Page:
Sword Appraisal

Drac

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Do any of you know a legit appraiser?? I have a cop buddy that swears his Great Grandpa left him an authentic katana..He wants to know what it is worth....
 

Sukerkin

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First off, Drac, it is more than likely that if it is a genuine katana then it will be a gunto blade i.e. not something priced in the six-figure ball park.

If it is a true katana of heritage then it is also more than likely he will get little for it as the Japanese government will want it back (it gets a bit legal on such matters).

The best first step is to take it to a museum with a militaria expert on staff. He/she might not be able to appraise the object but they will be able to determine whether it is worth pursuing and also will know a-man-who-can when it comes to putting a legitimate estimate on something.
 
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Drac

Drac

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First off, Drac, it is more than likely that if it is a genuine katana then it will be a gunto blade i.e. not something priced in the six-figure ball park.

If it is a true katana of heritage then it is also more than likely he will get little for it as the Japanese government will want it back (it gets a bit legal on such matters).

The best first step is to take it to a museum with a militaria expert on staff. He/she might not be able to appraise the object but they will be able to determine whether it is worth pursuing and also will know a-man-who-can when it comes to putting a legitimate estimate on something.

Thanks Sukerkin...I will pass the info along....
 

lklawson

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If it is a true katana of heritage then it is also more than likely he will get little for it as the Japanese government will want it back (it gets a bit legal on such matters).
This is the part I find most amusing.

They didn't care until about the 80's or so, when the West became enchanted with all-things-japanese. Only after the rest of the world decided they were valuable, THEN the Japanese government decided that these blades represented an irreplaceable cultural heritage. Before that, you could find genuine family blades at gun shows and flea markets in the 60's and 70's for as little as $20. Guntos for less.

Ah well, I guess the old wisdom still holds true: The value of an item is what people will pay for it. :)

Peace favor your sword,
Kirk
 

Sukerkin

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Oddly the same thing happened with all sword prices - I oh-so-wish I had started collecting in my teens when, as Kirk says, you could pick swords up for next to nothing.
 

Bruno@MT

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@Sukerkin, yes I know what you are talking about.
If I had invested 1000$ in buying vintage straight razors 10 years ago when they were still 'passe', I'd be a rich man now. Part of me is glad at the revival of straight razor shaving, but the other part of me wishes that the general public was still blissfully unaware of their existence.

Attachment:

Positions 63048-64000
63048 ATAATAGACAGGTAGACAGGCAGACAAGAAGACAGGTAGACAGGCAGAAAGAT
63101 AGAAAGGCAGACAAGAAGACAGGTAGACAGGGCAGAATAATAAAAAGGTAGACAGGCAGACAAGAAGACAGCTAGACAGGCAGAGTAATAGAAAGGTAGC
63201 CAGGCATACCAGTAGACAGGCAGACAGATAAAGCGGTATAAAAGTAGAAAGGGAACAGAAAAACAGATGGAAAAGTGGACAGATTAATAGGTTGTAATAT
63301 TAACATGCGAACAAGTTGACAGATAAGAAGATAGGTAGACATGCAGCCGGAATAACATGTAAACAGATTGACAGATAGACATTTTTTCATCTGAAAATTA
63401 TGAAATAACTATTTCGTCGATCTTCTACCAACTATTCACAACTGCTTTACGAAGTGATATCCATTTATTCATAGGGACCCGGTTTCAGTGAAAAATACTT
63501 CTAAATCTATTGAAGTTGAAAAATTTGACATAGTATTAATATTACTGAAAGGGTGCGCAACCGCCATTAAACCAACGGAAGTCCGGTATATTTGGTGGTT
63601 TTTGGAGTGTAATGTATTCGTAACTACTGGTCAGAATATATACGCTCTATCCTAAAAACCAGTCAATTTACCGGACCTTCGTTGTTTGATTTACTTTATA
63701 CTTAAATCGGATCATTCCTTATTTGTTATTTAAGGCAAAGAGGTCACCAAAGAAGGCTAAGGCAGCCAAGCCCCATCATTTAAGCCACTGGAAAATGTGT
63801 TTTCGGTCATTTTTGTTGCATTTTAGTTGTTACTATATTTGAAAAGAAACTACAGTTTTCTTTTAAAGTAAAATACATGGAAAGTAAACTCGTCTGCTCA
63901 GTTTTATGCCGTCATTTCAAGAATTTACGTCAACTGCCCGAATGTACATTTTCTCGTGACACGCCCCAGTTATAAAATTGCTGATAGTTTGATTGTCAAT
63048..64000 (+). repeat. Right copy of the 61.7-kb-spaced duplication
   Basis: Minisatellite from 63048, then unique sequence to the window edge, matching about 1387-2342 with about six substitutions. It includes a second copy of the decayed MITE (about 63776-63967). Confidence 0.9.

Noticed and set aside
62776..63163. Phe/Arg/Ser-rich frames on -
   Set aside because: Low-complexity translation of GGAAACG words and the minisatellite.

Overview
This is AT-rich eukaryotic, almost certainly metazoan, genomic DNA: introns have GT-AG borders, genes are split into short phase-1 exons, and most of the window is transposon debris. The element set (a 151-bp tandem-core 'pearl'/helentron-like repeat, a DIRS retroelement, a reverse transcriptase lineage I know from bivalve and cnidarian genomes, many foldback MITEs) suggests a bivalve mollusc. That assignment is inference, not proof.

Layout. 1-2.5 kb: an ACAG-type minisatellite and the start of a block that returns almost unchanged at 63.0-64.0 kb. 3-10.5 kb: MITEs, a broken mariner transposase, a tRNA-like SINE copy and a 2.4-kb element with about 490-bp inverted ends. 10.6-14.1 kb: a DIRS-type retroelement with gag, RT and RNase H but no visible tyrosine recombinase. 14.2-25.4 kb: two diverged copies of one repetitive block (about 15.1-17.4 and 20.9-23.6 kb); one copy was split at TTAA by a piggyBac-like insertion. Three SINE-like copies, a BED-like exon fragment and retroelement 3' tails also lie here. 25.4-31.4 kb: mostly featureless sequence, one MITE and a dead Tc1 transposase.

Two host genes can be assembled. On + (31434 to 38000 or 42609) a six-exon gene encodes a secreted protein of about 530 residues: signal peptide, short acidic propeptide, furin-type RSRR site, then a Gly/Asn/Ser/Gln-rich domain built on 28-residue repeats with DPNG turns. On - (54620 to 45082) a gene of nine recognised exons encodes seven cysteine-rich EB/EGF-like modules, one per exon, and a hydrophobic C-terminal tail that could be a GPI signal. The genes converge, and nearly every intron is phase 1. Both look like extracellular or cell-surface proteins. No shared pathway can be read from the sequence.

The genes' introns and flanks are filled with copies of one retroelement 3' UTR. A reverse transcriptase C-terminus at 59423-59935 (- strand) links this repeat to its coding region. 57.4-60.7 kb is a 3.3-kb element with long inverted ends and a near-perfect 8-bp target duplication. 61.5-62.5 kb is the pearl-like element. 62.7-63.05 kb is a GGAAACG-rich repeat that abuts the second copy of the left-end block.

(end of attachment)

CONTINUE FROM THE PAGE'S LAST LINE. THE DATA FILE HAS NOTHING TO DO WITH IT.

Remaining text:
I am wondering about the legality issue though: is the concept 'spoils of war' still valid?
 

Sukerkin

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Interesting point, Bruno. I guess that'd be a matter for the courts to decide if it ever came to it. Even then, I can imagine that refusing to give up such a 'spoil' would be a workable tactic, at least for a while.

After all, we have a number of things in the British Museum that rightfully belong to other nations and those nations have clamoured for their return for quite some time with no sign of success.
 

Ken Morgan

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Personally, if it were mine I would take many, many photos of the blade, the fittings and the markings on the tang, (assuming there is any). I would also take a pencil rubbing of both sides of the tang.

If he has never, or if the sword has never been taken apart, dont let him start now!

There are many, many well qualified enthusiasts out there who will gladly look at the photos and the rubbings and tell you what you have. You do not have to go to a museum. He can and may want to stay anonymous, until he knows what he has. There are some really fine forums for such people http://forums.swordforum.com/ for one. Im not 100% but I thought John Prough of New York city had an article or two up on EJMAS about swords http://ejmas.com/tin/tinframe.htm another fine gentleman, who knows his stuff.
 

Bruno@MT

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Interesting point, Bruno. I guess that'd be a matter for the courts to decide if it ever came to it. Even then, I can imagine that refusing to give up such a 'spoil' would be a workable tactic, at least for a while.

After all, we have a number of things in the British Museum that rightfully belong to other nations and those nations have clamoured for their return for quite some time with no sign of success.

As they say, posession is 9/10ths of the law.
Especially if ownership is contested across borders, the legal battle could be extremely costly. And it would set a -very- dangerous precedent so unless the owner willingly gives it up, I think his government will not sell him out. At least not while their national museums are filled with loot from around the globe.

Personally, I'd be willing to hand over a family katana in trade for a newly forged one, provided that both the smith and the polisher were licensed masters, using the traditional ways of making a sword. But that's just me and I am not in any way judging anyone who doesn't.
 
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